Abundant bite marks on a collection bones from the Jurassic Period show that predatory dinosaurs called allosaurs often scavenged on carcasses at one site – including those of other allosaurs.
There is no reason to think that cannibalism was rare among predatory dinosaurs, says Stephanie Drumheller at the University of Tennessee, Knoxville, but we don’t have a lot of evidence for it. Only T. rex and another species called Majungatholus have been shown to be at least occasional cannibals.
Drumheller’s team studied a unique collection of 150-million-year-old fossil bones from the Mygatt-Moore quarry in Colorado. Normally a lot of material gets left behind when a site is excavated. “Only the pretty stuff gets brought back from the field,” she says.
But for one season, Julia McHugh at the Museums of Western Colorado collected every single bone that was found at the quarry, with the help of volunteers. Nearly 30 per cent of the 2368 bones have bite marks on them, far more than thought normal. Usually less than 5 per cent of dinosaur bones have bite marks.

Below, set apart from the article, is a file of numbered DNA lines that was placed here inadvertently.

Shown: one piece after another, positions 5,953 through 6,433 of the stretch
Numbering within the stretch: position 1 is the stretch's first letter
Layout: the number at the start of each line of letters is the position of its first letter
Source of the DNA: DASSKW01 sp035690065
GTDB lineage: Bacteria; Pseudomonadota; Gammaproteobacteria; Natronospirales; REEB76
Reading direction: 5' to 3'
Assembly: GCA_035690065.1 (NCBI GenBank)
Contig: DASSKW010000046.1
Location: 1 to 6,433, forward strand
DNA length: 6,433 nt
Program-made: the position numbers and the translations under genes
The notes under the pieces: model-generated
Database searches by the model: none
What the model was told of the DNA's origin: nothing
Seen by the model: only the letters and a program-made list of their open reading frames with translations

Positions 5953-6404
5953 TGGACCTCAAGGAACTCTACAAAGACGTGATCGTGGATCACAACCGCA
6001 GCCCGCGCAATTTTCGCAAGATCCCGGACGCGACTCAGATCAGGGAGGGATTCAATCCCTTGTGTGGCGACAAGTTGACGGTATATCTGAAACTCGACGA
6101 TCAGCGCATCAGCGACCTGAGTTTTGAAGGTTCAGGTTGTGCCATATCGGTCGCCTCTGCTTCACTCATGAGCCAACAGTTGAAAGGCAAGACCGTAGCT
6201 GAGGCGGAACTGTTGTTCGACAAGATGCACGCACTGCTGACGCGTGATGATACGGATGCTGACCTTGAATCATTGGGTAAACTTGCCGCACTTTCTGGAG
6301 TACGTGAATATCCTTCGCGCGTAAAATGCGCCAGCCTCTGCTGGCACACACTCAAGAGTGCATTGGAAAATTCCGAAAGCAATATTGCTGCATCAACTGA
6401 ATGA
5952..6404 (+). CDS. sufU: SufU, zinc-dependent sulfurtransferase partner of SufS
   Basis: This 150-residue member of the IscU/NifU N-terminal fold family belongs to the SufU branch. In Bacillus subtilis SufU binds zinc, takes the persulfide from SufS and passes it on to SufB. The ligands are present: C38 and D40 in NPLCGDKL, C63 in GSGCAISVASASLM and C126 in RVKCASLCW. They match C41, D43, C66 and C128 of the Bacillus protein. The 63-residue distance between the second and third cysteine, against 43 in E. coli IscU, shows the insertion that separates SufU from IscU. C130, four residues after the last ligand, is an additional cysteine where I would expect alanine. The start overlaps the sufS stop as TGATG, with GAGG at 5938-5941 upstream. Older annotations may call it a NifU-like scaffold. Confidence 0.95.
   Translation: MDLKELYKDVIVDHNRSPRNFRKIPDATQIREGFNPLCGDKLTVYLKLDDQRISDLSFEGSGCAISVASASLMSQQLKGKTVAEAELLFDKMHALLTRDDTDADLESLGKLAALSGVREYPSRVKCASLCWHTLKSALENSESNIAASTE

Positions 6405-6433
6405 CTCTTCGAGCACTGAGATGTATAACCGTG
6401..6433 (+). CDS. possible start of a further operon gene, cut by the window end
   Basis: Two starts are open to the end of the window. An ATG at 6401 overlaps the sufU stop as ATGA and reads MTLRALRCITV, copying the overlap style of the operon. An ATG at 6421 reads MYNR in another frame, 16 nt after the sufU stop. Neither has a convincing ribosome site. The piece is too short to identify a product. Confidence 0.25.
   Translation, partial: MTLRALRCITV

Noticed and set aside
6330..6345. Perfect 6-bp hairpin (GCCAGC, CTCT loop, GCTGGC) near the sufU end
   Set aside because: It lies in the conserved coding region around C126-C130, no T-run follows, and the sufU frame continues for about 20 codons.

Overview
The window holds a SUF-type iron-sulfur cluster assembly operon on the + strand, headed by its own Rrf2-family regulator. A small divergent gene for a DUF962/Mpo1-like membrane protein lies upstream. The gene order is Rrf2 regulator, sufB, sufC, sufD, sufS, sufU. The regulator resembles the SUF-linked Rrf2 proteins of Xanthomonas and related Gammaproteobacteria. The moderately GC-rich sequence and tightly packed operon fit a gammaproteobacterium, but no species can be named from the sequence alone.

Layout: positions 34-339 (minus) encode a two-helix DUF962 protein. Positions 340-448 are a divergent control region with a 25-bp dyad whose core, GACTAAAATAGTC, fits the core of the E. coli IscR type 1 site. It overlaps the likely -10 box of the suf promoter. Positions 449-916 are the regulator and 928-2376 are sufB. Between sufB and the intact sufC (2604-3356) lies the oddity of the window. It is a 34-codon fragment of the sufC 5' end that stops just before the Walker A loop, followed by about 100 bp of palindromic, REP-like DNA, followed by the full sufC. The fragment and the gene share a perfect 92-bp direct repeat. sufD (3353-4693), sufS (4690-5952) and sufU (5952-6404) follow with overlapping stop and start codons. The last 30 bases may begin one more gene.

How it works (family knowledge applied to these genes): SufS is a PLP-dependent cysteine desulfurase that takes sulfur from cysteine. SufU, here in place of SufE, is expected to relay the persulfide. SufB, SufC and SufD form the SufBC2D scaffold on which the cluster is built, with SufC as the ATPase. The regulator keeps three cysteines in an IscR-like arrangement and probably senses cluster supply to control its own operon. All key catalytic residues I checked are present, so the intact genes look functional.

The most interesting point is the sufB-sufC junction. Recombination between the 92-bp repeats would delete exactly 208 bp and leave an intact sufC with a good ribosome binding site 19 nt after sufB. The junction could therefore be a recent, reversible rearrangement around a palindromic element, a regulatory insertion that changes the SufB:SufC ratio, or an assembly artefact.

“For dinosaurs, it’s really, really weird,” says Drumheller. “To find 30 per cent was really nuts.”
The team think most of the bite marks were made by allosaurs, which were the most common large predator found at the site. A lot of the bite marks were found on the bones of other allosaurs.
Why scavenging and cannibalism was so common at the site is unclear. One explanation is that something is unusual about this particular site – maybe environmental conditions forced predators to scavenge more.
The other explanation, says Drumheller, is that this bone collection reflects the norm. The tendency of fossil hunters to leave behind damaged bones could have skewed our picture. She is trying to persuade people at other sites to try collecting every single bone, too. But it is a lot of work, especially if the bones are from massive species such as the allosaurs, which could grow up to 10 metres long.
“With an Apatosaurus, every one of those bones can be huge,” says Drumheller.
Journal reference: PLoS ONE, DOI: 10.1371/journal.pone.0233115
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